Office of the Consumer Advocate for Insurance
Financial and Consumer Services Commission
Insurance Act amendments proposed to protect victims of domestic violence06 December 2017
FREDERICTON (GNB) – Proposed amendments to the Insurance Act tabled today aim to protect innocent co-insureds in cases of intimate partner violence and property damage.
“Domestic abuse victims are particularly vulnerable when their partner damages or destroys the home,” said Finance Minister Cathy Rogers. “Increasing access to services and supports for women victims of intimate partner violence is an area of focus in the New Brunswick Family Plan report on advancing women’s equality. This is just one of the changes we are making to address the barriers people face when trying to stay safe when there has been abuse in a relationship.”
Most home insurance policies exclude payment for loss or damage caused by an intentional or criminal act by any person insured by the policy. This can be detrimental in the context of separation, divorce or domestic violence if a spouse deliberately sets fire or causes damage to the property. However, some insurance companies do pay notwithstanding the exclusion.
The proposed amendments, developed in partnership with the Office of the Consumer Advocate for Insurance, the Financial and Consumer Services Commission and the Women’s Equality Branch, would prevent insurance companies from using exclusions to deny coverage in such cases. The amendments would allow innocent co-insureds to receive their share of compensation.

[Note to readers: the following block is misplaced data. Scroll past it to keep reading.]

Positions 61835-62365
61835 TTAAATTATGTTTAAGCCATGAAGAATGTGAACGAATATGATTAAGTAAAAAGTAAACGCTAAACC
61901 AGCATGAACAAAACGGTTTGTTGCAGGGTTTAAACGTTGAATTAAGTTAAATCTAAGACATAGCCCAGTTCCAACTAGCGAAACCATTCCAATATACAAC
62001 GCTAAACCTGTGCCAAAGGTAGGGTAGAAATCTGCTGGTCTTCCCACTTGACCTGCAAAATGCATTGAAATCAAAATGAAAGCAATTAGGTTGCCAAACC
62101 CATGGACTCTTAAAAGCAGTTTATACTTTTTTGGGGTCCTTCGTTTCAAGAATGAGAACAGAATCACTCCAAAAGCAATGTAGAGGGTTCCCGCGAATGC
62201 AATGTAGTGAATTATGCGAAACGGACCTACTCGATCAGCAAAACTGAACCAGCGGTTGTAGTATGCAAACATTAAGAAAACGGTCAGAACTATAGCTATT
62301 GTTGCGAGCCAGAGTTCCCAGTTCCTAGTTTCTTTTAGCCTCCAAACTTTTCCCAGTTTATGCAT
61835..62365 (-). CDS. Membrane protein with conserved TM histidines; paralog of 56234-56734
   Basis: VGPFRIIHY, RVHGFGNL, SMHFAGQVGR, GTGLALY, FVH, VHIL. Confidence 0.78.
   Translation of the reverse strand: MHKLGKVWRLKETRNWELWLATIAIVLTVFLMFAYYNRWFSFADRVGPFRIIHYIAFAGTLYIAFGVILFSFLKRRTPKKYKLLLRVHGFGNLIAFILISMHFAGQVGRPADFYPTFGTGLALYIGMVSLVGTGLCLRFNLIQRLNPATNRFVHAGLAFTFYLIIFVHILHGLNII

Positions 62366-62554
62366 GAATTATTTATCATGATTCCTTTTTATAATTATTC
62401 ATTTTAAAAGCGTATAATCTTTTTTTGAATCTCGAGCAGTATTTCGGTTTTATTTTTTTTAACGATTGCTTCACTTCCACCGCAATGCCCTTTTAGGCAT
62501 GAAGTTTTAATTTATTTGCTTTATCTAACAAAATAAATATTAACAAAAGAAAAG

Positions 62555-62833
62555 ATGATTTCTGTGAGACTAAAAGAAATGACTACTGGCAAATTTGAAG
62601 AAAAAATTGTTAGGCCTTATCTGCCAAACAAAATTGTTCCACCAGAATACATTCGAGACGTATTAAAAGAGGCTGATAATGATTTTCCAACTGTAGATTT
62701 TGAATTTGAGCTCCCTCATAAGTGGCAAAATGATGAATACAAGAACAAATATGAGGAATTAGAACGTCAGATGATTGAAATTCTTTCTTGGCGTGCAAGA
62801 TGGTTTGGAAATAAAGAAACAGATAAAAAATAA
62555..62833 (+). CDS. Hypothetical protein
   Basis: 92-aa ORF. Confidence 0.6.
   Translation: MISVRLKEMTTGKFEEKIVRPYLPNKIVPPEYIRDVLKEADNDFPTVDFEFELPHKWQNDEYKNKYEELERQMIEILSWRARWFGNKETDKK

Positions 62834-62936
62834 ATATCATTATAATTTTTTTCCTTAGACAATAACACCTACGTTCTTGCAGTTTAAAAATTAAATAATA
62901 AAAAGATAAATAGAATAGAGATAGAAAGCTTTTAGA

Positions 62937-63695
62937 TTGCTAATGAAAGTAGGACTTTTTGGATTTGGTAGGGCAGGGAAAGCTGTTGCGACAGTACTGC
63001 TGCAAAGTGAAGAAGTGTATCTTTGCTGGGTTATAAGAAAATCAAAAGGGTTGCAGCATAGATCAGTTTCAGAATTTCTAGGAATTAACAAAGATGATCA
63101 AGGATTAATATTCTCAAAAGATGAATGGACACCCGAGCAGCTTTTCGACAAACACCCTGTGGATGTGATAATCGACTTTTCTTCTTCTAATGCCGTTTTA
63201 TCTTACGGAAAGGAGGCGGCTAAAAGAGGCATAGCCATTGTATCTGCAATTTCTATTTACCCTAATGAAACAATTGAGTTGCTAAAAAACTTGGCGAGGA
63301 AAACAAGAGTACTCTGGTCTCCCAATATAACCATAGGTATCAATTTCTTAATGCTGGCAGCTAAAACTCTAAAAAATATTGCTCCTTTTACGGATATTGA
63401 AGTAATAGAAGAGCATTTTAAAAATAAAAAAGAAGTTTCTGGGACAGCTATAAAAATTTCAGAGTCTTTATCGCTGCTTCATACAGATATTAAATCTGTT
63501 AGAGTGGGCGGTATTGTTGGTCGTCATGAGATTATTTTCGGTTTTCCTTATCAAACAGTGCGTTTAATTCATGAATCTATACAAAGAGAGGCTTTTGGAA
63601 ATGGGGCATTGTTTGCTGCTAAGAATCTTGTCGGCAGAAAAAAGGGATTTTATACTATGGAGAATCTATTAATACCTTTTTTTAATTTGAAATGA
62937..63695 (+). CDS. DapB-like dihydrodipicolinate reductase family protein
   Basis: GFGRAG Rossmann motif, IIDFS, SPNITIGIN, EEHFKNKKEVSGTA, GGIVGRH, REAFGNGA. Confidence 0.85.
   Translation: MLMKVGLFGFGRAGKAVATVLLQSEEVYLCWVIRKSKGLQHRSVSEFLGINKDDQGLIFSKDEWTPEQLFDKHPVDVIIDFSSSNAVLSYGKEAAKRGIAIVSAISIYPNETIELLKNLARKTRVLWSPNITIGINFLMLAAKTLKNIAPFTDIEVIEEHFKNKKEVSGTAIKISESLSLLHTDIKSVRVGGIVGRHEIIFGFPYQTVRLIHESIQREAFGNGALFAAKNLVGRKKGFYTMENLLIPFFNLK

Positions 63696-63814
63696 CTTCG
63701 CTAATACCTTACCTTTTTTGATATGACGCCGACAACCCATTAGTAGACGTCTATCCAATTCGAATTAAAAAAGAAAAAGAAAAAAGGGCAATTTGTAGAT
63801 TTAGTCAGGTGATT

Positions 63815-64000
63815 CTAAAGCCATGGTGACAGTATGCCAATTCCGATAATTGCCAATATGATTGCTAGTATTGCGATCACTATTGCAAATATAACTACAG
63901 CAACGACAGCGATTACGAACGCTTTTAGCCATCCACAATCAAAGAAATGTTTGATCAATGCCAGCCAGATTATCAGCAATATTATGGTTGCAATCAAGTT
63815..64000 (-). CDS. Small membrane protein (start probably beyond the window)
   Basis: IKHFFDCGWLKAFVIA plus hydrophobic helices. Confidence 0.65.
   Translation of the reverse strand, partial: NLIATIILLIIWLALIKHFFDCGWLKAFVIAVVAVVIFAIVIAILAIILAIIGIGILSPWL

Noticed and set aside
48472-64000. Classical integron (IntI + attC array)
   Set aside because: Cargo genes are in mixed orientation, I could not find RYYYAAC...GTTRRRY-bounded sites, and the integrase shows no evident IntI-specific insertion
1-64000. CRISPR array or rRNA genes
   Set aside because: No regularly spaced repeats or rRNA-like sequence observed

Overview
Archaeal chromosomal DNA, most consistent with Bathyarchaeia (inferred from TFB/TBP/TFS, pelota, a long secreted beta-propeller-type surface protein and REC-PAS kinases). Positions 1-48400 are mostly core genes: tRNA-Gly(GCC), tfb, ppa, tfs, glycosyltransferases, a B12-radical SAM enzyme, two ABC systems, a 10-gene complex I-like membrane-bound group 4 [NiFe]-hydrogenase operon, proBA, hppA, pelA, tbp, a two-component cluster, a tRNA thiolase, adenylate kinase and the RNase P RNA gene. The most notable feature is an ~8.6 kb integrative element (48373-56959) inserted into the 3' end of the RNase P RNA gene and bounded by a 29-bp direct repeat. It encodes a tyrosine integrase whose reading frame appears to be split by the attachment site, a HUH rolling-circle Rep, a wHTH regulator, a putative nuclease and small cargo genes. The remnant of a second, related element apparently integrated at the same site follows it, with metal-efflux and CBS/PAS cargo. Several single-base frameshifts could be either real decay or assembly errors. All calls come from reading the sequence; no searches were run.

“Our office is very pleased that the government agreed with our request to modify the Insurance Act,” said Michèle Pelletier, the consumer advocate for insurance. “This new amendment will prohibit insurers from relying on the exclusionary clause to prevent innocent co-insureds from receiving compensation for their interest in the property. Other provinces had already amended their acts. New Brunswick consumers needed legislative protection.”
“This change will assist victims of intimate partner violence by reducing the financial loss to them as they begin rebuilding their lives,” said commission CEO Rick Hancox. “It will also bring New Brunswick into line with several other provinces. This is a positive step toward ensuring that victims of domestic abuse do not experience additional, unnecessary hardship after a traumatic incident.”06-12-17